It is important to realize that this is usually everything what a customer has available. After you claim you are ready with your code, your customer, seminar teacher in this case, uses testing data to evaluate your work. The testing data are going to be located in files test.txt and test_labels.txt. We recommend that you simulate this situation by splitting the data you were provided into your own training and testing multiset.

### 3.2 Individual Exercise

Implement the following algorithms in order to complete the exercise explained in the previous paragraph.

A Nearest Neighbour Classifier Implement a 1-NN classifier. Show that it performs this task on the training multiset.

Bayesian Classification Implement a naïve Bayes classifier. Assume conditional independence of intensities for each of the pixels. Therefore, we have the following formula for each of the classes:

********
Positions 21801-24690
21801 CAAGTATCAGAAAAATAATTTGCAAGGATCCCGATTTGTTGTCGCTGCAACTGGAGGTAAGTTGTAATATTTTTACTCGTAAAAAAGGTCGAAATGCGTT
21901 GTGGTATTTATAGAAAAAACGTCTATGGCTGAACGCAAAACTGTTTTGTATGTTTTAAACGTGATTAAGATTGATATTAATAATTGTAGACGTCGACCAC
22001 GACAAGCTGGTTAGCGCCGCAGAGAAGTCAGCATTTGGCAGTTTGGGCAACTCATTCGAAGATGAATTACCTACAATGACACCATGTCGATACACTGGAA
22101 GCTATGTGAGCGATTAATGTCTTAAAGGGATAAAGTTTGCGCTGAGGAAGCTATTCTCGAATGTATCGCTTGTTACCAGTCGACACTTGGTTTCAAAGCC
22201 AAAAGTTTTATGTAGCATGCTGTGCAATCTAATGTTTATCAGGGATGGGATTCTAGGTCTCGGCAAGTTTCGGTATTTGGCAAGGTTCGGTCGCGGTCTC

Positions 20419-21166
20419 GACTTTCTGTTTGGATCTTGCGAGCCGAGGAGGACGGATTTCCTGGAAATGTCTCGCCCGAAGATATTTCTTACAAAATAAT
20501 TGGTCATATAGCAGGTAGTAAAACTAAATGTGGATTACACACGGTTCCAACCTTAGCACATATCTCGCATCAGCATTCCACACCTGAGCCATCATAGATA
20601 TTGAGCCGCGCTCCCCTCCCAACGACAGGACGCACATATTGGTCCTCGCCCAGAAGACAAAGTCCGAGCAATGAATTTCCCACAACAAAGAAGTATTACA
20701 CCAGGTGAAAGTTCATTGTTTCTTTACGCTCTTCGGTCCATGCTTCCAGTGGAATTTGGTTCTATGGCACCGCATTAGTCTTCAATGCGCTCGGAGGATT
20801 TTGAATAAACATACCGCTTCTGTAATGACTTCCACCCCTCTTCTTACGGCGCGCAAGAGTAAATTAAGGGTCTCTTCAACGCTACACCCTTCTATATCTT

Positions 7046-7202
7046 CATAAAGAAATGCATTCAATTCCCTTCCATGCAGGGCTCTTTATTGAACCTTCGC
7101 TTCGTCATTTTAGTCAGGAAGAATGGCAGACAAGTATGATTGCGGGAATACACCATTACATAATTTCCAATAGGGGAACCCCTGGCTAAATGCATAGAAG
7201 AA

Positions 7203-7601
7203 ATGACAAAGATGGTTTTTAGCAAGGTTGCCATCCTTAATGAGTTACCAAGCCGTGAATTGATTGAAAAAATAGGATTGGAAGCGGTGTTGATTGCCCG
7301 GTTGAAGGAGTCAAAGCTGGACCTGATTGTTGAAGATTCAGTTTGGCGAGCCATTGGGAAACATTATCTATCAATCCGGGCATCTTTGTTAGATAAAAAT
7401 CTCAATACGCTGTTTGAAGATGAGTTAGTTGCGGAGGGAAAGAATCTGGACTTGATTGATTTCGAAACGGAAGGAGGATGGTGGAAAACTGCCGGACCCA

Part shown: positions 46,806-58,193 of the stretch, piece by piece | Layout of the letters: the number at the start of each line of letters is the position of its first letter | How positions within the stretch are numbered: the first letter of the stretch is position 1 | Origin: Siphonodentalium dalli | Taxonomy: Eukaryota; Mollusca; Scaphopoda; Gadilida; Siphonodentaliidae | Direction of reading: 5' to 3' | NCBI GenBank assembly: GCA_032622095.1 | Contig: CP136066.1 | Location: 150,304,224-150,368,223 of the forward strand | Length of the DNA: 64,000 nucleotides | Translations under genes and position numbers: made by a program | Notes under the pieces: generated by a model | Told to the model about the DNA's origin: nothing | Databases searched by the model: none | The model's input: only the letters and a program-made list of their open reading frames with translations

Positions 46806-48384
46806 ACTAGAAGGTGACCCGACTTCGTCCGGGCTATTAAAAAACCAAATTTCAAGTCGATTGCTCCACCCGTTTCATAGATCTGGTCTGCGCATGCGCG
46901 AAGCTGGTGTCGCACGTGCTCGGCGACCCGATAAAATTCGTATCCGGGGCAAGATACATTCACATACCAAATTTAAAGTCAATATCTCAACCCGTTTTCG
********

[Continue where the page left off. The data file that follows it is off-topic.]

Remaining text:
$$P(\vec{x}|s)=P(x_1|s) \cdot P(x_2|s) \dotsc P(x_n|s)$$

where $x_i$ represents the intensity of the $i$−th pixels.

### 3.3 Example Solution – The Perceptron Algorithm

You have one example solution at your disposal, which uses a perceptron for classification. A usage example can be found in the main method of MainFrame.java.

The general class Classifier contains the load_matrix I/O method for the feature vectors loading, load_labels I/O method for the correct classification and count_confusion classification evaluation. Each of the classifiers is a special class, which inherits the classifier class. The basic methods are learn() and classify().

Figure 2: Examples of normalized letter images of registration plates.

Figure 3: Pixels are represented by a row vector of concatenated columns. First comes the first column, then the second etc. It is obvious that dark columns of the letter J, which are in the extreme right part of the image, are at the end of the data vector.

Figure 4: Class diagram.

## 4 Auxiliary code description

### 4.1 Classifier Class

This class contains data structures common to all classifiers. Each of the concrete classes of classifiers (Bayes, nearest neighbor, perceptron) inherit it.